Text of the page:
This minor dust-up shouldn’t overshadow Larson’s win, a statement he’s going to still be just as formidable in the Next Gen era two races in. But Hendrick Motorsports has a little bit of sweeping to do in the coming days between its pair of star drivers and the sport’s two most recent champions. The last thing the team needs before the calendar even turns to March is bad blood among any of its drivers, let alone half of last year’s Championship 4.
No. 5 crew chief Cliff Daniels had a post-race chat with No.9 pit boss Alan Gustafson to “take his share of the responsibility,” mentioning he continues to view Elliott’s group as “great teammates, always have been,” and that’ll continue to be the base.
Conversations will still need to take place between the two drivers, however, to complete the fence-mending process.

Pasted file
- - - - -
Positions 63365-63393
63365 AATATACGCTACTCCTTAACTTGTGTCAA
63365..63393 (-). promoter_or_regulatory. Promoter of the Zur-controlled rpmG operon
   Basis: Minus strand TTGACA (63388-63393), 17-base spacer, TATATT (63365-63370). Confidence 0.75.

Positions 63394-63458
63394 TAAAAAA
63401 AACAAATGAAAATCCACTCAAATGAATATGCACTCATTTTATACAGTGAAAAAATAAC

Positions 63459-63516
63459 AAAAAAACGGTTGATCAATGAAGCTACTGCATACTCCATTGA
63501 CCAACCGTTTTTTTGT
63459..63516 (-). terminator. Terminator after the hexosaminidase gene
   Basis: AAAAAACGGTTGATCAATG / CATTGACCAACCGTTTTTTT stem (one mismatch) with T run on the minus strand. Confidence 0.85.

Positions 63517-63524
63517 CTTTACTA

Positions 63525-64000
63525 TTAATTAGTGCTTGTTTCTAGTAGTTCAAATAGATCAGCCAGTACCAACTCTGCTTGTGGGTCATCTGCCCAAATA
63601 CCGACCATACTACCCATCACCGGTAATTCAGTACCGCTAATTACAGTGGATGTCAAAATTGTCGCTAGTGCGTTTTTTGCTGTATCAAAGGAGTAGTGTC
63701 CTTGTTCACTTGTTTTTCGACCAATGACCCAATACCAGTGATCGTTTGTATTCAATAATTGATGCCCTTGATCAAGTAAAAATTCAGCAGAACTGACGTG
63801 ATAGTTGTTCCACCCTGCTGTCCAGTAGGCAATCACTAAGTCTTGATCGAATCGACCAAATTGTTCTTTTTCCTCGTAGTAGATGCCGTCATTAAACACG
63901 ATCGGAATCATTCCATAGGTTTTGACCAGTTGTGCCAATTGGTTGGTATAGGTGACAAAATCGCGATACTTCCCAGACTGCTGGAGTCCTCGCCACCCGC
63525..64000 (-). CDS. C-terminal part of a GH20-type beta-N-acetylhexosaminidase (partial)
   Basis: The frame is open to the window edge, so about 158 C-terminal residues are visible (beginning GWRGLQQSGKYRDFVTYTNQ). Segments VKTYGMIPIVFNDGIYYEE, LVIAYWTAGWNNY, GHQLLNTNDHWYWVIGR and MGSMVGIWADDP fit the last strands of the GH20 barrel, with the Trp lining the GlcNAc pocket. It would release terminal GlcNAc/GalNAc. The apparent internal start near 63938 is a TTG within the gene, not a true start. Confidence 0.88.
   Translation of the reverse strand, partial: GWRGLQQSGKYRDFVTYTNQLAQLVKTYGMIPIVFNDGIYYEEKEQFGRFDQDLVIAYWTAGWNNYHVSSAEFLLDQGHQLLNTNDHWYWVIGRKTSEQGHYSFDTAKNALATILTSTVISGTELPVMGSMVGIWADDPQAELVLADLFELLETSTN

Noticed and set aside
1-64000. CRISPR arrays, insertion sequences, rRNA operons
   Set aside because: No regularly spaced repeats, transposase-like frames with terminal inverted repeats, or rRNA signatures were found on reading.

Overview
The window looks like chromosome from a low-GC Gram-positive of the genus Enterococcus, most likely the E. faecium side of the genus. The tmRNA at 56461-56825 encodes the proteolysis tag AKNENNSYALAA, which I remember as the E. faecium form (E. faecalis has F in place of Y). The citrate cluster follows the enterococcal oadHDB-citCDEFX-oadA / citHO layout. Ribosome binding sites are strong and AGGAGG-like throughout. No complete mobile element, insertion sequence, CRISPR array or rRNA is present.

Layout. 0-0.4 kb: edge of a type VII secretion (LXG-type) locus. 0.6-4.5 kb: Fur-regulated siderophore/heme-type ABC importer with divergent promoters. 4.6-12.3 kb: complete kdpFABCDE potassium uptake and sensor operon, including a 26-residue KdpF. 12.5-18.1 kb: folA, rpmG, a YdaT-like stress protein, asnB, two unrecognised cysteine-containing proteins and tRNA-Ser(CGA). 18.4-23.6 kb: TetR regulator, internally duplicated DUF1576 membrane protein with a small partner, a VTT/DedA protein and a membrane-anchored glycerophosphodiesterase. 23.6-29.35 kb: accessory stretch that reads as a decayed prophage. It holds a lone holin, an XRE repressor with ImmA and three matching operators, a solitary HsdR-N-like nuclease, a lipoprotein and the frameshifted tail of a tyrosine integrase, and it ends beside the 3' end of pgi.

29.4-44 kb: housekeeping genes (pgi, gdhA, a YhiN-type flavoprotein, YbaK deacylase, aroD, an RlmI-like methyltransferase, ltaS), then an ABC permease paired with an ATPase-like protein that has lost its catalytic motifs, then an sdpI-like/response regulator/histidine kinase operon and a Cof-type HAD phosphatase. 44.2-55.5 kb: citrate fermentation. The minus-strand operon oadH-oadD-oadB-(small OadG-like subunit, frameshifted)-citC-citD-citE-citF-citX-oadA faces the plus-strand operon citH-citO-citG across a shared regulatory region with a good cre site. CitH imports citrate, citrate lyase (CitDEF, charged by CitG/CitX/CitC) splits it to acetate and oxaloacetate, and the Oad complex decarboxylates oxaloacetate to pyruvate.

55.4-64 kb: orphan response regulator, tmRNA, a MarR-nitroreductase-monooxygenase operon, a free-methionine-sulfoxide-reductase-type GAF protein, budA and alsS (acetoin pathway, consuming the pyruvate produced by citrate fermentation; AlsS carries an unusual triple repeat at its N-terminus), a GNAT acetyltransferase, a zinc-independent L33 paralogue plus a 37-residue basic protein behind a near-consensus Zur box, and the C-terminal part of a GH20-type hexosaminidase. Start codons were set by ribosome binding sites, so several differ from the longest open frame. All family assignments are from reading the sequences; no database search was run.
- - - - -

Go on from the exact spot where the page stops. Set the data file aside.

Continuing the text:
“I think first that’ll need to start, from our perspective, between Kyle and Chase,” Hendrick general manager Jeff Andrews said. “Hopefully they can get to a good spot and kind of step back and look at the data and really watch what happened there. And then of course, as a group, Jeff Gordon, Chad (Knaus) and myself and Mr. (Rick) Hendrick, of course, we want to speak to them. We want to go to Las Vegas in a good spot.
“Certainly, very proud of both of those teams. They both had great race cars. That’s the great news, right? This other stuff that happens on the race track, we can get all that to a good spot between those two teams, and give Cliff credit for standing down there talking to (Gustafson) a while ago, and he said after what happened, their mission is going to be to do everything they can to help Chase and that 9 team as well as our other teams get a win and get on to the playoffs.”